• Doxxing. We do not allow any sharing of private or personal contact or other information about any individual or organization. This will result in immediate suspension of the commentor and his or her account.
  • Don’t monopolize the conversation. We appreciate passion and conviction, but we also strongly believe in giving everyone a chance to air their point of view. Therefore, in addition to civil interaction, we expect commenters to offer their opinions succinctly and thoughtfully, but not so repeatedly that others are annoyed or offended. If we receive complaints about individuals who take over a thread or forum, we reserve the right to ban them from the site, without recourse.
  • Only English comments will be allowed.

Perpetrators of spam or abuse will be deleted from the site and prohibited from future registration at Investing.com’s discretion.

Write your thoughts here
 
Are you sure you want to delete this chart?
 
Post
Post also to:
 
Replace the attached chart with a new chart ?
1000
Your ability to comment is currently suspended due to negative user reports. Your status will be reviewed by our moderators.
Please wait a minute before you try to comment again.
Thanks for your comment. Please note that all comments are pending until approved by our moderators. It may therefore take some time before it appears on our website.
Comments (1)
Lesego Oratile
Lesego Oratile Apr 10, 2021 9:05AM ET
Saved. See Saved Items.
This comment has already been saved in your Saved Items
just want to make money
 
Are you sure you want to delete this chart?
 
Post
 
Replace the attached chart with a new chart ?
1000
Your ability to comment is currently suspended due to negative user reports. Your status will be reviewed by our moderators.
Please wait a minute before you try to comment again.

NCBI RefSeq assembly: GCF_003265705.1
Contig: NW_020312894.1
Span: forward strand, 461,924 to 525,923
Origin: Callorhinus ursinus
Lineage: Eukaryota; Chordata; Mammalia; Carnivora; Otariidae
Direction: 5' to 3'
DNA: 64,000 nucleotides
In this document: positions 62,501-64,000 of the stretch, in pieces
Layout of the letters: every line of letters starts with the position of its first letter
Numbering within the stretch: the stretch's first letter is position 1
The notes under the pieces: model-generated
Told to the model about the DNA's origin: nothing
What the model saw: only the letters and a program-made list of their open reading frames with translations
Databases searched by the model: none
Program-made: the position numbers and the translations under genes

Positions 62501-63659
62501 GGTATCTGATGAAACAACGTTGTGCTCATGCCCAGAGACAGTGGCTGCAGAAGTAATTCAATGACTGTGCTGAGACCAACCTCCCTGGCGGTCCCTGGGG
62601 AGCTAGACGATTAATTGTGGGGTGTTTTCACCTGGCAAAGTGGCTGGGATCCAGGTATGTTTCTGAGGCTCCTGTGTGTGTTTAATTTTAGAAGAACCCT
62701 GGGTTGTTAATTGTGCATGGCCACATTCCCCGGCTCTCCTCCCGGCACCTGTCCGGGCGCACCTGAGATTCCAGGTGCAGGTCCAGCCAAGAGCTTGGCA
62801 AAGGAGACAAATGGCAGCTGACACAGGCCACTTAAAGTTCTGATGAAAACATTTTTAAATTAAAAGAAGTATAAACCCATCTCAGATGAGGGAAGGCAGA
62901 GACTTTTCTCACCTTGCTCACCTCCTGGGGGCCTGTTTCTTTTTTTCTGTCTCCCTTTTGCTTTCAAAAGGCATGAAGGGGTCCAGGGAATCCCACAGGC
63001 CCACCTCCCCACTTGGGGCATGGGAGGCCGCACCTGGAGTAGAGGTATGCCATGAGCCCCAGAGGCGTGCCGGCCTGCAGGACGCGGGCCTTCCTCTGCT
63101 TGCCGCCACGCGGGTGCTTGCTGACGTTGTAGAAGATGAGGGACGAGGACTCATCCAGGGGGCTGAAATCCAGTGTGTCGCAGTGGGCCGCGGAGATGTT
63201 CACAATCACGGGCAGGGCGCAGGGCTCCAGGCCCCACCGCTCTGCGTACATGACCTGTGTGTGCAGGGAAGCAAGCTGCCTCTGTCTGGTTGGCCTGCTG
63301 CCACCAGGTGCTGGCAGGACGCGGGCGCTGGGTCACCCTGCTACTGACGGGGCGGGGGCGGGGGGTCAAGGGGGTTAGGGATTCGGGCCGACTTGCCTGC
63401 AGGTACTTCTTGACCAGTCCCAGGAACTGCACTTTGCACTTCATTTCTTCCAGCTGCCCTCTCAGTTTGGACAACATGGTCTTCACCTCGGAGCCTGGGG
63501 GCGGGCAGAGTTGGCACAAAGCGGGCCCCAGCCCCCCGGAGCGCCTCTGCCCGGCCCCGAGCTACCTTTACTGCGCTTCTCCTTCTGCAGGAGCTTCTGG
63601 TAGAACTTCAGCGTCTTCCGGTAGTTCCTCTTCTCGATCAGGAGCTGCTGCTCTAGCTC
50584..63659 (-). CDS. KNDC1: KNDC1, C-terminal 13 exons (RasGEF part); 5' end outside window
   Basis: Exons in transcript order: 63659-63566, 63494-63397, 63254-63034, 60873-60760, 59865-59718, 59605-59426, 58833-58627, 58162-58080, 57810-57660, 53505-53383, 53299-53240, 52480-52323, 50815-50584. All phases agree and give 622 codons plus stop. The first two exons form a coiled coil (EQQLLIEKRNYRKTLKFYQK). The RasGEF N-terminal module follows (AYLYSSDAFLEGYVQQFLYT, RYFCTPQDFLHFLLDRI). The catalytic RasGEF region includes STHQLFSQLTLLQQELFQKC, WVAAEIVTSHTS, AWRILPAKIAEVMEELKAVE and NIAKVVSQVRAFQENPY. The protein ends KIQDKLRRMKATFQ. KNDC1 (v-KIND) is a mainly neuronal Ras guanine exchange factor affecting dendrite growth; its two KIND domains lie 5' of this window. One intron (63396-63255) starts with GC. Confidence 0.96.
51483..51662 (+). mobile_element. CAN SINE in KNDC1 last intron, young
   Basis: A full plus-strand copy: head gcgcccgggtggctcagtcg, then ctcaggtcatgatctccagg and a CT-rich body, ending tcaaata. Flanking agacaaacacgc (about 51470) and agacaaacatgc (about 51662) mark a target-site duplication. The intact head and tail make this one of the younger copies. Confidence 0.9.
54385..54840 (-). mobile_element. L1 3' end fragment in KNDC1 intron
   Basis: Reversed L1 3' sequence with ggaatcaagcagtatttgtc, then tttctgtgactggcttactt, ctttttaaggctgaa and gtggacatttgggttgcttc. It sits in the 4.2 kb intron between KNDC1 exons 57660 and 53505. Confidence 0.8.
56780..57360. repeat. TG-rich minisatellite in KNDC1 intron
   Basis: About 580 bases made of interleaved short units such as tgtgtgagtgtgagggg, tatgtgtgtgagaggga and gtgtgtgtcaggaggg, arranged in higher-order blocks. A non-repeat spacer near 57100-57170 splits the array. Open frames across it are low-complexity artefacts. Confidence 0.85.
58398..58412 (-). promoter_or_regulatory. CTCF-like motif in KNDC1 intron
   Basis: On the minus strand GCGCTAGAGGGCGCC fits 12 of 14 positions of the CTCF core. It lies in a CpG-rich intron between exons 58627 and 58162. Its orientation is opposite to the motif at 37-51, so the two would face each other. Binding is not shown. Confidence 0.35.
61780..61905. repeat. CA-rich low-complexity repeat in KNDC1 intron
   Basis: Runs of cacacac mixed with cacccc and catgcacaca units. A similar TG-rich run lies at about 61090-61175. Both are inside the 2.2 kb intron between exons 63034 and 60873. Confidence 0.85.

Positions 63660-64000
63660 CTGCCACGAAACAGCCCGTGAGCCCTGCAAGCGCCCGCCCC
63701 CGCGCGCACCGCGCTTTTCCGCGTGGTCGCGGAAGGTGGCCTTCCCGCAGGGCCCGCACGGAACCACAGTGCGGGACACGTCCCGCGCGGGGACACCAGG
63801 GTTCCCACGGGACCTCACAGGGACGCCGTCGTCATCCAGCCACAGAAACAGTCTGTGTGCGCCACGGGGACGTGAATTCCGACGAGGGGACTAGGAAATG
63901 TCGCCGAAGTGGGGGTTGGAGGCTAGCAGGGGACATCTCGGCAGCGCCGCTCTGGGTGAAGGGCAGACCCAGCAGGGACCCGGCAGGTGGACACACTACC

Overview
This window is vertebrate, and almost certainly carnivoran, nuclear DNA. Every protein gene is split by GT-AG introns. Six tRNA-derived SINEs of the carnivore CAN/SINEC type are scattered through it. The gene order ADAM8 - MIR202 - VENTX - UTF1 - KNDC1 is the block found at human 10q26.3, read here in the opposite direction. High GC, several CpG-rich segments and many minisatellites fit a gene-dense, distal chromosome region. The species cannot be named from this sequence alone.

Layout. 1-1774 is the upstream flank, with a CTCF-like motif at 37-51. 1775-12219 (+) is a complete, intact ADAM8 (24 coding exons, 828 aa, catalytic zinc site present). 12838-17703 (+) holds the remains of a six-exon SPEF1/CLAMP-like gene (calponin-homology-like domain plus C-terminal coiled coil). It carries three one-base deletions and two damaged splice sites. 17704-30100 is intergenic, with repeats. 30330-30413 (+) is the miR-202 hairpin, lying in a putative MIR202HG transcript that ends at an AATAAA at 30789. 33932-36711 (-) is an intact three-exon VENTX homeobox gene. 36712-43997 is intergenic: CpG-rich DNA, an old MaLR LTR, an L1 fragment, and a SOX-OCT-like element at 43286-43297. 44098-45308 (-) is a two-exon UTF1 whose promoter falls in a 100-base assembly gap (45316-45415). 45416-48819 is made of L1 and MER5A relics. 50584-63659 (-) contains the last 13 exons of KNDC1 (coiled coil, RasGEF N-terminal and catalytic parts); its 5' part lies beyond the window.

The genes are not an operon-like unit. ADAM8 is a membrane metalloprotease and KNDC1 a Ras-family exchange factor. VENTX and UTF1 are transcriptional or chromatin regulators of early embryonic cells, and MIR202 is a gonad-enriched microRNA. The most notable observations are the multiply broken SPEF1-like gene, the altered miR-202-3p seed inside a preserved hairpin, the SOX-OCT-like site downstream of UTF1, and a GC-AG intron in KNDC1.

Add Chart to Comment
Confirm Block

Are you sure you want to block %USER_NAME%?

By doing so, you and %USER_NAME% will not be able to see any of each other's Investing.com's posts.

%USER_NAME% was successfully added to your Block List

Since you’ve just unblocked this person, you must wait 48 hours before renewing the block.

Report this comment

I feel that this comment is:

Comment flagged

Thank You!

Your report has been sent to our moderators for review
Disclaimer: Fusion Media would like to remind you that the data contained in this website is not necessarily real-time nor accurate. All CFDs (stocks, indexes, futures) and Forex prices are not provided by exchanges but rather by market makers, and so prices may not be accurate and may differ from the actual market price, meaning prices are indicative and not appropriate for trading purposes. Therefore Fusion Media doesn`t bear any responsibility for any trading losses you might incur as a result of using this data.

Fusion Media or anyone involved with Fusion Media will not accept any liability for loss or damage as a result of reliance on the information including data, quotes, charts and buy/sell signals contained within this website. Please be fully informed regarding the risks and costs associated with trading the financial markets, it is one of the riskiest investment forms possible.
Continue with Google
or
Sign up with Email